Updated: Monday, 10:30 a.m.
The Kansas City Royals and fans are reacting to the news of the death of one of their top young starting pitchers. Twenty-five-year old Yordano Ventura was killed on Sunday in a one-car accident in the Dominican Republic, where he grew up and lived.
When Yordano Ventura was introduced in the 2015 playoffs, he was in the midst of what turned out to be the best stretch of his shortened career. Nine of Ventura’s 13 wins that year came after the All-Star break. It also came on the heels of preparations for a drive to Omaha on a minor league assignment.
Though he consistently threw pitches at around 100 miles an hour, the pitcher nicknamed “Ace” struggled in the first few months to live up to that moniker. In July of that World Series season, Royals manager Ned Yost talked about how much Ventura wanted to do well.
“He takes a lot of pride in his game. He knows what he’s capable of doing,” said manager Ned Yost in July, 2015. “He feels like with his performance a little bit he’s letting everybody down, which is not the case. Everybody believes in him 100 percent.”
But Ventura never made that trip to the minors. Fellow pitcher Jason Vargas got hurt, so the Royals were at a point where they needed Ventura to step up. That’s when he looked like an ace.
Yost added, “A lot of times it’s good for players to take a step back so that they could take three or four steps forward.”
Perhaps the addition of Johnny Cueto, another pitcher known as an ace, and Cueto’s past success, rubbed off on Ventura. In back-to-back starts, Ventura struck out 11 when the Royals were on the verge of clinching their first division title since 1985.
Ben Zobrist also joined the Royals in a trade during the second half of the season, and he already knew how tough Ventura was on hitters. “He’s just as good as I knew he was playing against him. He just had everything working like he has in his last few starts. It’s just been really impressive,” said Zobrist in early September, 2015.
But controversy swirled around Ventura when he hit batters with his pitches. At around 100 miles an hour, hitters didn’t take it well when they were plunked by a Ventura pitch. There were incidents in the first month of the season with Chicago and Oakland, but questions persisted all the way through the playoffs.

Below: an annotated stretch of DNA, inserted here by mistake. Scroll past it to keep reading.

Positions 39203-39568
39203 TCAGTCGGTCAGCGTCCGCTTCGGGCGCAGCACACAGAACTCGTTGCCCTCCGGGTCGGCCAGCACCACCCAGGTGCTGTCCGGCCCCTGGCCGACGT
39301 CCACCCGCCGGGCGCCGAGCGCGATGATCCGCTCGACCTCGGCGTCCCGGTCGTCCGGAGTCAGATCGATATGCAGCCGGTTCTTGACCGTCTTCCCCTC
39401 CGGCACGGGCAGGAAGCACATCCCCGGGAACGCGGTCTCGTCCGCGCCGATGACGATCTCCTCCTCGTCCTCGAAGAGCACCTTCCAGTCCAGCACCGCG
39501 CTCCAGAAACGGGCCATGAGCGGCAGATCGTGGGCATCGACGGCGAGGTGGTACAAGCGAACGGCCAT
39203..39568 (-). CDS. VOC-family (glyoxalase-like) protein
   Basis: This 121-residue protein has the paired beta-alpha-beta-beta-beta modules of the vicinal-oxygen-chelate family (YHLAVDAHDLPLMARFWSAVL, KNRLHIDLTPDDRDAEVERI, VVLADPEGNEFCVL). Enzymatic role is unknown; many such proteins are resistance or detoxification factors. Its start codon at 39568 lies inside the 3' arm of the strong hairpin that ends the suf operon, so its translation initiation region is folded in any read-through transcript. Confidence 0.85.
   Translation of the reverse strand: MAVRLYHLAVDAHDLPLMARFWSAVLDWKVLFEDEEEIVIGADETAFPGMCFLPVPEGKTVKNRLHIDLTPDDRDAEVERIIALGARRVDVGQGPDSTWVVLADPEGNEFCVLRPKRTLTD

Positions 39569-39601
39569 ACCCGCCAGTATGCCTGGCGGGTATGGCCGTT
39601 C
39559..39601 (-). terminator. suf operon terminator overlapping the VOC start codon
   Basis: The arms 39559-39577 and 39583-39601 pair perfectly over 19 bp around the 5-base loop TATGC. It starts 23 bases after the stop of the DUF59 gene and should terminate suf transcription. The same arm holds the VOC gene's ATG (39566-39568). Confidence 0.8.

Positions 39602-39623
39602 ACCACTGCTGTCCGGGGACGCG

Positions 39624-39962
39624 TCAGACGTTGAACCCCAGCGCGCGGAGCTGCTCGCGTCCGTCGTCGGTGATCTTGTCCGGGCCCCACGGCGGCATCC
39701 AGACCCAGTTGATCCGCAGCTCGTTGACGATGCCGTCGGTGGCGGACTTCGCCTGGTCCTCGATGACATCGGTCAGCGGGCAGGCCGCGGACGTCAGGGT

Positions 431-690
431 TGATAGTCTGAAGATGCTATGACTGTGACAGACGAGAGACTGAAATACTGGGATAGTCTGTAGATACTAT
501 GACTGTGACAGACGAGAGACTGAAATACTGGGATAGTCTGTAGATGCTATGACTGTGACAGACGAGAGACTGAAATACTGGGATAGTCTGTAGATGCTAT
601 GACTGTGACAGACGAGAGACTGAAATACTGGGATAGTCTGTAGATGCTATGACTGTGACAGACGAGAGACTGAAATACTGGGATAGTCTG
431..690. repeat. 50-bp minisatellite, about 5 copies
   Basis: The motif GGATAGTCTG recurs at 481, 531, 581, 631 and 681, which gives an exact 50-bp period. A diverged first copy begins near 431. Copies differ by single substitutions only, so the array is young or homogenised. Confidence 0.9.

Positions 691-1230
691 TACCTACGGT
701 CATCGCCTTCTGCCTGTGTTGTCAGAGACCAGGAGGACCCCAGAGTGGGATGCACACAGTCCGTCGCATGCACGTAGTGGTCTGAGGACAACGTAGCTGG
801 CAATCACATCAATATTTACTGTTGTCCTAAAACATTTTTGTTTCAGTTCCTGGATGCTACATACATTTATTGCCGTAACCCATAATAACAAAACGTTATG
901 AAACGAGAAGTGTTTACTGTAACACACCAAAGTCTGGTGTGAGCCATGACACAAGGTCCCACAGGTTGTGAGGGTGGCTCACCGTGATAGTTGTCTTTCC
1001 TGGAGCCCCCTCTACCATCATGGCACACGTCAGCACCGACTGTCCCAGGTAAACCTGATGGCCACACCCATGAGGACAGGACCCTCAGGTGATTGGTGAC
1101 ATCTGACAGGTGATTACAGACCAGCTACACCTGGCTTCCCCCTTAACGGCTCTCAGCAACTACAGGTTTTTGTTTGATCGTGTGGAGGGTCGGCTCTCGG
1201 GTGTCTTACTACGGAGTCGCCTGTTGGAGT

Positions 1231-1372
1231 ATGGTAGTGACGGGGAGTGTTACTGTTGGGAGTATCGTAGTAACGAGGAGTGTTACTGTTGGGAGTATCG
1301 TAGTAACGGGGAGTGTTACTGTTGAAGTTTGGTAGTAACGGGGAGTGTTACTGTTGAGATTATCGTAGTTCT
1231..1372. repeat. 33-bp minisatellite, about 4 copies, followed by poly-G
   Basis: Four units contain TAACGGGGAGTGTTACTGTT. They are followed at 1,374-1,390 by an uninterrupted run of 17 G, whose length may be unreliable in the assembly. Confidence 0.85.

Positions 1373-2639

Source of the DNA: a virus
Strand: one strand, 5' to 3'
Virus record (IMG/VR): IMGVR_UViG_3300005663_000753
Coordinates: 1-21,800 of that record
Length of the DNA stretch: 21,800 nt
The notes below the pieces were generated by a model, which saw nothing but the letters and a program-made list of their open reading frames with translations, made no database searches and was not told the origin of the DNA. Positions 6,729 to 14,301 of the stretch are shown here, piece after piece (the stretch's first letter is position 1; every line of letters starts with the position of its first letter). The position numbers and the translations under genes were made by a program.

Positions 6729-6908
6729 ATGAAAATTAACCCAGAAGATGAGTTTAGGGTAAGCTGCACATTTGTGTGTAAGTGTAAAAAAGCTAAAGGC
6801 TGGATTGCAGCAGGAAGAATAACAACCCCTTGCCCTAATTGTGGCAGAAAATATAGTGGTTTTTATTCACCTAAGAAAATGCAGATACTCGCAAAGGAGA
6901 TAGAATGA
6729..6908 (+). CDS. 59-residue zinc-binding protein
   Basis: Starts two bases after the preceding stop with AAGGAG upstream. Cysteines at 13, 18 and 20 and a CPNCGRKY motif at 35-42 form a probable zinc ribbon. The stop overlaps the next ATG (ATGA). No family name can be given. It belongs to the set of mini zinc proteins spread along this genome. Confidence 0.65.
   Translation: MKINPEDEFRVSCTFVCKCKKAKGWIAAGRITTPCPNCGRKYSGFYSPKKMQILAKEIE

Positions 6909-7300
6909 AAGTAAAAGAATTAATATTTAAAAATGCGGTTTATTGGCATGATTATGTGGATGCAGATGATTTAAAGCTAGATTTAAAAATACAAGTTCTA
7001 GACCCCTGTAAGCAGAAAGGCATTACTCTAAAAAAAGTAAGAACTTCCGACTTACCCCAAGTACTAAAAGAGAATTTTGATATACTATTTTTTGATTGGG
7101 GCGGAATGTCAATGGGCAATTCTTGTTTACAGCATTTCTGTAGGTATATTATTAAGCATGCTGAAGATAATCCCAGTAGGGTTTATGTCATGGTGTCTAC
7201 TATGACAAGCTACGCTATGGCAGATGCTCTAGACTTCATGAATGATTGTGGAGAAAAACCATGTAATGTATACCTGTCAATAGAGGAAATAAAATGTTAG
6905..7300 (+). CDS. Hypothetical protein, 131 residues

“Can you speak to the idea of pitching inside?” asked Blair Kerkhoff of The Kansas City Star during the American League Championship series against Toronto. Ventura responded through translator Pedro Grifol, “This is nothing new to the Royals pitching strategy or approach to pitching. We pitch inside. That’s part of our game.”
Then in Baltimore last season, controversy dogged Ventura again when a brawl between him and Orioles slugger Manny Machado precipitated some fireworks. But Ventura showed everyone something when he came back five days later and pitched a gem in Chicago without incident. Ventura struck out ten in that game.
Royals manager Ned Yost said it was no easy task. “It’s a reputation that he has. He has to be able to work through that,” he said. “But the performance that he put forth was on another level. It was good for us as a team. We were in the midst of an eight-game losing streak. We had just won a ballgame the night before and we needed to come back and win another good ballgame and that’s exactly what he provided for us.”
But last year wasn’t a stellar year by any means for Ventura or the team. Yet the team and the fans knew that the best appeared to be ahead for Ventura in Kansas City with a long term contract. That’s what hurts fans like Andrew Keech of Kansas City, Kansas, so much.
“It just sucks because every time you thought about Yordano you thought of what he could be,” said Keech. “I feel like in another five years he could have definitely been one of the best pitchers in baseball. It hurts for the whole team.”
Keech was one of a stream of fans who swung by Kauffman Stadium to drop off flowers and mementoes at a makeshift memorial in front of the stadium. Teammates Danny Duffy, Ian Kennedy and Christian Colon also stopped by the site to pay their respects. It continued into the evening with a candlelight vigil.
In the meantime, Royals general manager Dayton Moore was on his way to the Dominican Republic. In the afternoon, he addressed the media in a conference call. “We love Yordano. We love his heart. We love who he was as a teammate, a friend, somebody who challenged us all and made us better. We’re going to miss him,” said Moore.
Ventura stood only 5-foot-8 and around 145 pounds when he signed with the Royals as a 16-year-old, who could throw the daylights out of the ball. Though he was still learning the English language, he mingled with the fans the last two years at the Royals’ Fan Fest.
This weekend, the Royals are scheduled to hold their Fan Fest again at Kansas City’s downtown convention center. Normally it’s a time for fans and the organization to generate excitement for the upcoming season.
Suddenly, the event has taken on a somber tone.
The flags in front of Kauffman Stadium have been lowered to half-mast.
— Kansas City Royals (@Royals) January 22, 2017
— Stephanie Leith (@sleith9806) January 22, 2017
Somber scene at Kauffman Stadium as fans come to mourn the loss of their Ace. pic.twitter.com/da47HtoyMF
— MLB (@MLB) January 22, 2017
— Dani Jayhawk (@DSforKU) January 22, 2017
— Jeff Roberts (@ENGPHOTO) January 22, 2017
Greg Echlin is a freelance reporter for KCUR 89.3. Connect with him on Twitter @GregEchlin.